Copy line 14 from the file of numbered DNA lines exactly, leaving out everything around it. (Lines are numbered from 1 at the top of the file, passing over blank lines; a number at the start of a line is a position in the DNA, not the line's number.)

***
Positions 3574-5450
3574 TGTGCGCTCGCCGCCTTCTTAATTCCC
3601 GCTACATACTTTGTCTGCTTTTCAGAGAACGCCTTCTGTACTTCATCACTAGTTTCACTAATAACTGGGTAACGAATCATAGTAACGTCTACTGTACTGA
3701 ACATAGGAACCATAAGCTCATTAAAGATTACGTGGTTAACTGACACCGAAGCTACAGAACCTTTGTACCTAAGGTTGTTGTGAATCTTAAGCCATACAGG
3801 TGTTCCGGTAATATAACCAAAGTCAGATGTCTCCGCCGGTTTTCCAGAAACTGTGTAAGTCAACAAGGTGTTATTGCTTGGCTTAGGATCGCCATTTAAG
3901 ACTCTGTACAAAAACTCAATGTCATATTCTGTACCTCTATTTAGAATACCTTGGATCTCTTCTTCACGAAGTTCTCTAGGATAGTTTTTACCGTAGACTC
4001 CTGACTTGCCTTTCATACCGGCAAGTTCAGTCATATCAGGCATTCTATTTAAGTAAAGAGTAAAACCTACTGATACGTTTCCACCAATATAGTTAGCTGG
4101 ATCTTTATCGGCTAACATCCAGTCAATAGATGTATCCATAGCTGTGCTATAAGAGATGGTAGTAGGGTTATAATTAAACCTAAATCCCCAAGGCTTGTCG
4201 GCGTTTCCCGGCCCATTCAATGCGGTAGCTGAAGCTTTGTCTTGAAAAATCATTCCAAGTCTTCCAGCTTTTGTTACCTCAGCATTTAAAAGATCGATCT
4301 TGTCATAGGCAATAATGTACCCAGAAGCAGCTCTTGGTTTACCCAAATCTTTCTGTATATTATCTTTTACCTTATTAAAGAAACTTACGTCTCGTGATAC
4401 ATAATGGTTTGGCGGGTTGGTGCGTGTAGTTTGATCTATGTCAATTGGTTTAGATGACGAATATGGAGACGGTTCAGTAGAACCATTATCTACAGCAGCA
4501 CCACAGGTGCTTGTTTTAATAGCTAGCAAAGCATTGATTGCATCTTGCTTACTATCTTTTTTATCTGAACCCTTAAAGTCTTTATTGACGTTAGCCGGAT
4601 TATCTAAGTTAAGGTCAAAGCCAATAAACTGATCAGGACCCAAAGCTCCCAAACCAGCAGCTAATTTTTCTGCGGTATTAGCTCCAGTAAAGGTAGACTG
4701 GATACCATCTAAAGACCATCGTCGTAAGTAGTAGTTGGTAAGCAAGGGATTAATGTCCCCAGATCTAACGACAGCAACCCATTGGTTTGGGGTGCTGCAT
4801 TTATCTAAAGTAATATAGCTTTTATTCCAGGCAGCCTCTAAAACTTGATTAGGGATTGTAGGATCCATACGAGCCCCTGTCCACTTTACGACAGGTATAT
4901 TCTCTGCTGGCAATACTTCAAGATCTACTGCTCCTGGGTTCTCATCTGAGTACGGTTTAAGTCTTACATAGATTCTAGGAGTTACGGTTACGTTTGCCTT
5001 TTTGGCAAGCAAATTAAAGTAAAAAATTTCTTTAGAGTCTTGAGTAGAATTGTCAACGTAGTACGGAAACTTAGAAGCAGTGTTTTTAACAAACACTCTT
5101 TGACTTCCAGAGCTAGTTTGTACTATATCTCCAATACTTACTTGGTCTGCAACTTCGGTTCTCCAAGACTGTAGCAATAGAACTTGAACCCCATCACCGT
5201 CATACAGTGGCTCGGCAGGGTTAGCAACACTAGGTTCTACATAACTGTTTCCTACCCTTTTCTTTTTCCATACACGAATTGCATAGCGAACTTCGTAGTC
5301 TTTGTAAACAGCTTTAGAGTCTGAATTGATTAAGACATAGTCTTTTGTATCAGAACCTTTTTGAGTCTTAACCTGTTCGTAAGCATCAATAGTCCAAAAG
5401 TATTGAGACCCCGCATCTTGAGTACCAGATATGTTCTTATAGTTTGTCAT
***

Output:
4701 GATACCATCTAAAGACCATCGTCGTAAGTAGTAGTTGGTAAGCAAGGGATTAATGTCCCCAGATCTAACGACAGCAACCCATTGGTTTGGGGTGCTGCAT